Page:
Canadian Business Association of NC Adds Meade, Sinn, Grzes, Byerley, Carska-Sheppard to Board

June 27, 2013 · Leave a comment

The Canadian Business Association of North Carolina (CBA-NC) is pleased to announce the addition of five Triangle-area business leaders, Paul Meade, Geoffrey Sinn, Henry Grzes, David Byerley, and Andrea Carska-Sheppard to its board of directors.

CBA-NC is an exchange where leaders meet to share knowledge, connect, network, and build awareness of the significance of the US-Canadian relationship. The association sponsors a distinguished speaker series, focused on cross-border issues and policies of current concern. The organization’s most recent event featured former Quintiles chief Sandy Costa, speaking at the Research Triangle Park manufacturing facility of Medicago, a Quebec-headquartered company manufacturing vaccines from tobacco plants.

The organization holds multiple events throughout the course of the year around the state of North Carolina, providing great opportunities for participants to create new personal and professional relationships while continuing to strengthen business ties with their shared home country of Canada. Many of the executives who participate in CBA-NC events represent firms who continue to do business on both sides of the border.

Another of the organization’s stated goals is to assist in facilitating the successful transition of new companies and individuals arriving from Canada to pursue business in North Carolina, as well as helping North Carolinians meet business objectives in Canada.

The Canadian Business Association of North Carolina’s ... read more »


Thought Leader Select Sponsors Sandy Costa CBANC Event

May 21, 2013 · Leave a comment

Thought Leader Select is pleased to announce its sponsorship of the upcoming Canadian Business Association event featuring former Quintiles chief Sandy Costa.

Founded in 2009 by a group of Canadian business leaders based in the state’s Research Triangle region, the Canadian Business Association of North Carolina (CBANC) is an exchange where business leaders meet to share knowledge, connect, network, and build awareness of the significance of the US-Canadian relationship. CBANC produces a number of events featuring prominent Canadians, including executives and politicians.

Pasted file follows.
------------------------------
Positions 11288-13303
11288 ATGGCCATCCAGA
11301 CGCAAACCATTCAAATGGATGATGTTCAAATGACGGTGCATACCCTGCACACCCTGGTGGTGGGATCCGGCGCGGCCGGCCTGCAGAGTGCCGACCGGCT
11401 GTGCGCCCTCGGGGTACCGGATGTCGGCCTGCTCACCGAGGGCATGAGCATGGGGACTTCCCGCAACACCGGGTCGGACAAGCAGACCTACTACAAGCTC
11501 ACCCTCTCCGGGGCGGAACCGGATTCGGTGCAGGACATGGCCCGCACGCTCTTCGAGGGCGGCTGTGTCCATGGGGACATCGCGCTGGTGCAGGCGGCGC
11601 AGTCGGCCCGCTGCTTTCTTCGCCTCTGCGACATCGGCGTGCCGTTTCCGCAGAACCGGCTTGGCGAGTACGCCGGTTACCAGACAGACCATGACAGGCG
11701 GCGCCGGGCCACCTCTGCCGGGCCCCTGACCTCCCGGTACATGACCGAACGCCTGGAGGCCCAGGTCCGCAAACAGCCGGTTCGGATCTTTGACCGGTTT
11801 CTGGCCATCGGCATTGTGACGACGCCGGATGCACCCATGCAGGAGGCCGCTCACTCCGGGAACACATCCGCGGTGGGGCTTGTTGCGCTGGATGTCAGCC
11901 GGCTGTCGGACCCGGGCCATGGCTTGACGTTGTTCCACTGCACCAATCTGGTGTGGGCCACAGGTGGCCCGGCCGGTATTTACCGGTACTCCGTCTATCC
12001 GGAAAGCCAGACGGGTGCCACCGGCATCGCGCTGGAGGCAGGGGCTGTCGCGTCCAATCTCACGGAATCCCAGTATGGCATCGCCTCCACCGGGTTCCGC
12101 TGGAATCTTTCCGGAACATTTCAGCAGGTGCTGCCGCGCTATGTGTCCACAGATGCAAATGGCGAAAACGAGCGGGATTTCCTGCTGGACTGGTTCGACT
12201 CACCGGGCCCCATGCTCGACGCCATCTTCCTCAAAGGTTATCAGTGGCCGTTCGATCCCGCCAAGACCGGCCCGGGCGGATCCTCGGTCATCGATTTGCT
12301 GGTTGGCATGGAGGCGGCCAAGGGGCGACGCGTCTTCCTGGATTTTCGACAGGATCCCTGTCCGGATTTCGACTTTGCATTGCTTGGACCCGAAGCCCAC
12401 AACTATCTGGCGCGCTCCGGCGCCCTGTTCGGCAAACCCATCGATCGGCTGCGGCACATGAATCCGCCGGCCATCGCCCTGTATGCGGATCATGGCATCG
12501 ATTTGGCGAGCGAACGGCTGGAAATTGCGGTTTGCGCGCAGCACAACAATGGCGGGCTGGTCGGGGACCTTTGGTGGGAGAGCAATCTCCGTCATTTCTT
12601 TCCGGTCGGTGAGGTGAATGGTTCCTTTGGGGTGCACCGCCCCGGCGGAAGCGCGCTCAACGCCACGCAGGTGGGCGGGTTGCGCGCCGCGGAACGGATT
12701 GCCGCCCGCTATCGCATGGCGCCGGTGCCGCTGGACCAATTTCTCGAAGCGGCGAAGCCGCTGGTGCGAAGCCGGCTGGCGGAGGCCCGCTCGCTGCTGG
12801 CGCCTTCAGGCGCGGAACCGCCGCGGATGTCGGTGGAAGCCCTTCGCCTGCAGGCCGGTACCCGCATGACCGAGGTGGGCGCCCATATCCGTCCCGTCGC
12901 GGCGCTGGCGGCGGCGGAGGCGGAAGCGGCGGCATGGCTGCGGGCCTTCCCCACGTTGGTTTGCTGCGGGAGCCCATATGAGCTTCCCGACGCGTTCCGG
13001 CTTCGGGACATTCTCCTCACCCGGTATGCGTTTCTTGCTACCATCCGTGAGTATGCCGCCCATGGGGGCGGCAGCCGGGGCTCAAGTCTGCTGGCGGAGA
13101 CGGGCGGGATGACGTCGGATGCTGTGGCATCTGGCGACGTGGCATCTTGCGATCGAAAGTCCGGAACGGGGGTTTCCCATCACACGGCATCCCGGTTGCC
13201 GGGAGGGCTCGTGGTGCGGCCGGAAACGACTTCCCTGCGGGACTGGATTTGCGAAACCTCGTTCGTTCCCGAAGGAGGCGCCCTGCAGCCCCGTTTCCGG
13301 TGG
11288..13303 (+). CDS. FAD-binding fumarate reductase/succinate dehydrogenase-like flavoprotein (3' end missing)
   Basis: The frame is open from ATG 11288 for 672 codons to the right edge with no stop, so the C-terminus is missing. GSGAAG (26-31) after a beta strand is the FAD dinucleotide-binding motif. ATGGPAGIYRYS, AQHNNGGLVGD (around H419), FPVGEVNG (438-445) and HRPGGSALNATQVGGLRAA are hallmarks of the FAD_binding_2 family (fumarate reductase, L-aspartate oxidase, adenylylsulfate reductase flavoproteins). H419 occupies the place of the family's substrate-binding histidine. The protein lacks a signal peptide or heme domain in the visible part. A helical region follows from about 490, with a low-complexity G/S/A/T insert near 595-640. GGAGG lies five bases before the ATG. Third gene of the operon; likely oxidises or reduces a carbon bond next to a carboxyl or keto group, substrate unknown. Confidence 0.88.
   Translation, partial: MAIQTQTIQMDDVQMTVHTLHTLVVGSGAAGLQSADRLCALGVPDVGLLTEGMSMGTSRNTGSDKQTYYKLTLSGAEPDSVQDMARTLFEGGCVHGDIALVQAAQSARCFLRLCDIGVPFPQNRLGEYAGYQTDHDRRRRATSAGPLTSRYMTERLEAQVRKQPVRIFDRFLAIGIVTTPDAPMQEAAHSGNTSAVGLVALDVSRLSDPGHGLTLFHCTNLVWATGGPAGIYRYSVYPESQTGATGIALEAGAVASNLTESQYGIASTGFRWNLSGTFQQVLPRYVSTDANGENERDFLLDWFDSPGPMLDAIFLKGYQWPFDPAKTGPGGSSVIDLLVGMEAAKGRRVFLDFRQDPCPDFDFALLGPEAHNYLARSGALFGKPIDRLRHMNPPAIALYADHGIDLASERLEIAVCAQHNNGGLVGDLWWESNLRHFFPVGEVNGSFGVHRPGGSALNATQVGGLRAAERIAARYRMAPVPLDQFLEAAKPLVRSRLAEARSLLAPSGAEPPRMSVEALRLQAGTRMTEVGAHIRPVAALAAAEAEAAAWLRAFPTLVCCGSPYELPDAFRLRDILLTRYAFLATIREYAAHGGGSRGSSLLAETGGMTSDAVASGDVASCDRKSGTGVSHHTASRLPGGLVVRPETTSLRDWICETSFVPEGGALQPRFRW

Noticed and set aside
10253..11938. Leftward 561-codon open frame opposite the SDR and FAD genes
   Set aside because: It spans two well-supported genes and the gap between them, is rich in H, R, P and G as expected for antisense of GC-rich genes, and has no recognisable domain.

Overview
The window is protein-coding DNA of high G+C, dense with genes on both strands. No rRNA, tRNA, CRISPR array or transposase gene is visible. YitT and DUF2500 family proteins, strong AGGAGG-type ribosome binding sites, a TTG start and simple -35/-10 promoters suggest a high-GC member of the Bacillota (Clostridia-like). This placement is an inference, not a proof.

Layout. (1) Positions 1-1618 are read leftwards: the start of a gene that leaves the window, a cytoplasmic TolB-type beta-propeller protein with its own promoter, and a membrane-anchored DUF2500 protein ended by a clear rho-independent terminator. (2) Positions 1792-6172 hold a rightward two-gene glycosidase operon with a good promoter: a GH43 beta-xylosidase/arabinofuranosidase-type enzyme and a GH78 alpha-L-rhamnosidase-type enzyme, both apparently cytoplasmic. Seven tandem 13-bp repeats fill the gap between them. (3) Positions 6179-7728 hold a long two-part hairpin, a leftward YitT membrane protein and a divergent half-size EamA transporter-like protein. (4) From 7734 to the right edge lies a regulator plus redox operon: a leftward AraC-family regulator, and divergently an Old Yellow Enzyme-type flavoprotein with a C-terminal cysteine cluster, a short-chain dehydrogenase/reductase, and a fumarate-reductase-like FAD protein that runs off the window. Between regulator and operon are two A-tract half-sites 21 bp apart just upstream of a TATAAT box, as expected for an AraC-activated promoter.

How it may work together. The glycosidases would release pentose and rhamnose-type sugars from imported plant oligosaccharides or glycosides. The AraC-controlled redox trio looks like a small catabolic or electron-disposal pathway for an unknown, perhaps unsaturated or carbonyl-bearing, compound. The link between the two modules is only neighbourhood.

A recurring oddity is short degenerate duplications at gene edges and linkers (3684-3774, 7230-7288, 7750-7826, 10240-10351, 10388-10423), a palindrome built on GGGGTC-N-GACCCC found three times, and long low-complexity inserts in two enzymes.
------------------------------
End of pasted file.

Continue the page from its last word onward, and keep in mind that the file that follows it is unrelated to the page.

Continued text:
The latest event, slated for June 5 at 5:30 pm at the RTP campus of Medicago USA, features Santo J. “Sandy” Costa, a former executive at Glaxo, Inc. (now GlaxoSmithKline) and Quintiles Transnational Corp in the Triangle.  An acclaimed author, speaker, and attorney, Mr. Costa’s business experience includes over 40 years in various executive roles in the pharmaceutical, health care, and life sciences industries, as well as time spent as a practicing attorney.

Mr. Costa currently serves as Of Counsel to the law firm Smith, Anderson, Blount, Dorsett, Mitchell & Jernigan of Raleigh.  In addition to his ongoing professional work as an attorney, Mr. Costa serves on several boards of directors for publicly-traded and privately-held companies.

Mr. Costa continues to impact the Triangle area on a number of fronts, serving as an adjunct professor in the clinical research program at ... read more »


Thoughts on the MSL Society’s Inaugural Conference

April 17, 2013 · Leave a comment

Industry Insights from Paul Meade, M.Sc, MPH

Allison Murphy and I had the pleasure of participating in the MSL Society’s inaugural global conference and gala in Philadelphia earlier this month.  At Thought Leader Select, we always enjoy the opportunity to meet some of our great colleagues in medical affairs in the pharmaceutical, biotechnology, and device industries, but this event proved to be really special.

Since joining our company last year, Allison has continued to make a real impact in the medical affairs community.  After serving much of the last decade in Eli Lilly’s medical affairs division in support of the company’s endocrinology portfolio, Allison has brought a wealth of medical affairs expertise to Thought Leader Select. This expertise has continued to evolve, even as a consultant, through her membership and advisory board participation with the MSL Society, a dynamic group that we are proud to support as a company.

Dr. Samuel Dyer, the founder and head of the MSL Society, approached us a few months ago, asking for help with the burgeoning organization’s first global event.  As a veteran of the industry myself, I have participated in many events through the years, as a participant, speaker, and sponsor. I must admit that I was more than a little skeptical about another conference/event series emerging in a space with ... read more »


Langan Joins Thought Leader Select Research Group

February 26, 2013 · Leave a comment

For Immediate Release

February 21, 2013 (CHAPEL HILL, NC) Thought Leader Select, a North Carolina-based key opinion leader strategy company, announces the hiring of Heather Langan as research director.